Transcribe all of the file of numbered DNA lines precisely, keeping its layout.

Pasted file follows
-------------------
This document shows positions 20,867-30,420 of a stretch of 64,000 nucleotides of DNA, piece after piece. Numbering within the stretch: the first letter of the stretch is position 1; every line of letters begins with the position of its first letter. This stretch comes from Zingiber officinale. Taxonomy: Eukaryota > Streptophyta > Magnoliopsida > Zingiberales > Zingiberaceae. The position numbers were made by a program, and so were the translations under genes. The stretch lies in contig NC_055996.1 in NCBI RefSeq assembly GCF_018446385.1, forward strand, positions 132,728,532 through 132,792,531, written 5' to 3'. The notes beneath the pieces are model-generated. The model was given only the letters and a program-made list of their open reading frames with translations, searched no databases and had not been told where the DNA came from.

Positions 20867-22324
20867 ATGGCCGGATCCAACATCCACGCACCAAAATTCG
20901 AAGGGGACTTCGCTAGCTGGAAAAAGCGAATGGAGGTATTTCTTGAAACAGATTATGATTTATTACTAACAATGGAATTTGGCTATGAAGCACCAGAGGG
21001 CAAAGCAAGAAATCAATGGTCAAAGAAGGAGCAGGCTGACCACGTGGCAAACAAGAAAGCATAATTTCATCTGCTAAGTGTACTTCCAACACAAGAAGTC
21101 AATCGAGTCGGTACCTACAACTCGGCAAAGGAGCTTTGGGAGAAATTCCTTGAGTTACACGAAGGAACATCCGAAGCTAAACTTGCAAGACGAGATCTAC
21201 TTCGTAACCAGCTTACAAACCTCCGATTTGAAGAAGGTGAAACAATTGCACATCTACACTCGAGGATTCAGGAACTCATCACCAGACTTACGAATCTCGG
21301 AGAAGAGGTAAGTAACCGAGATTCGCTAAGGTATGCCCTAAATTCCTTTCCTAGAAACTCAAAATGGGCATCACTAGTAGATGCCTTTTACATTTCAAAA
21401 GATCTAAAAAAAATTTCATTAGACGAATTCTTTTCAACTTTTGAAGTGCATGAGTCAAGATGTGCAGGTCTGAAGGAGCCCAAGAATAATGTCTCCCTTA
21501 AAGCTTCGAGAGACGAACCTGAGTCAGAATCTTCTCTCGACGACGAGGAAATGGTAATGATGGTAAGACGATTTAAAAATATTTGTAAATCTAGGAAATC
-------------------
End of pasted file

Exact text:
This document shows positions 20,867-30,420 of a stretch of 64,000 nucleotides of DNA, piece after piece. Numbering within the stretch: the first letter of the stretch is position 1; every line of letters begins with the position of its first letter. This stretch comes from Zingiber officinale. Taxonomy: Eukaryota > Streptophyta > Magnoliopsida > Zingiberales > Zingiberaceae. The position numbers were made by a program, and so were the translations under genes. The stretch lies in contig NC_055996.1 in NCBI RefSeq assembly GCF_018446385.1, forward strand, positions 132,728,532 through 132,792,531, written 5' to 3'. The notes beneath the pieces are model-generated. The model was given only the letters and a program-made list of their open reading frames with translations, searched no databases and had not been told where the DNA came from.

Positions 20867-22324
20867 ATGGCCGGATCCAACATCCACGCACCAAAATTCG
20901 AAGGGGACTTCGCTAGCTGGAAAAAGCGAATGGAGGTATTTCTTGAAACAGATTATGATTTATTACTAACAATGGAATTTGGCTATGAAGCACCAGAGGG
21001 CAAAGCAAGAAATCAATGGTCAAAGAAGGAGCAGGCTGACCACGTGGCAAACAAGAAAGCATAATTTCATCTGCTAAGTGTACTTCCAACACAAGAAGTC
21101 AATCGAGTCGGTACCTACAACTCGGCAAAGGAGCTTTGGGAGAAATTCCTTGAGTTACACGAAGGAACATCCGAAGCTAAACTTGCAAGACGAGATCTAC
21201 TTCGTAACCAGCTTACAAACCTCCGATTTGAAGAAGGTGAAACAATTGCACATCTACACTCGAGGATTCAGGAACTCATCACCAGACTTACGAATCTCGG
21301 AGAAGAGGTAAGTAACCGAGATTCGCTAAGGTATGCCCTAAATTCCTTTCCTAGAAACTCAAAATGGGCATCACTAGTAGATGCCTTTTACATTTCAAAA
21401 GATCTAAAAAAAATTTCATTAGACGAATTCTTTTCAACTTTTGAAGTGCATGAGTCAAGATGTGCAGGTCTGAAGGAGCCCAAGAATAATGTCTCCCTTA
21501 AAGCTTCGAGAGACGAACCTGAGTCAGAATCTTCTCTCGACGACGAGGAAATGGTAATGATGGTAAGACGATTTAAAAATATTTGTAAATCTAGGAAATC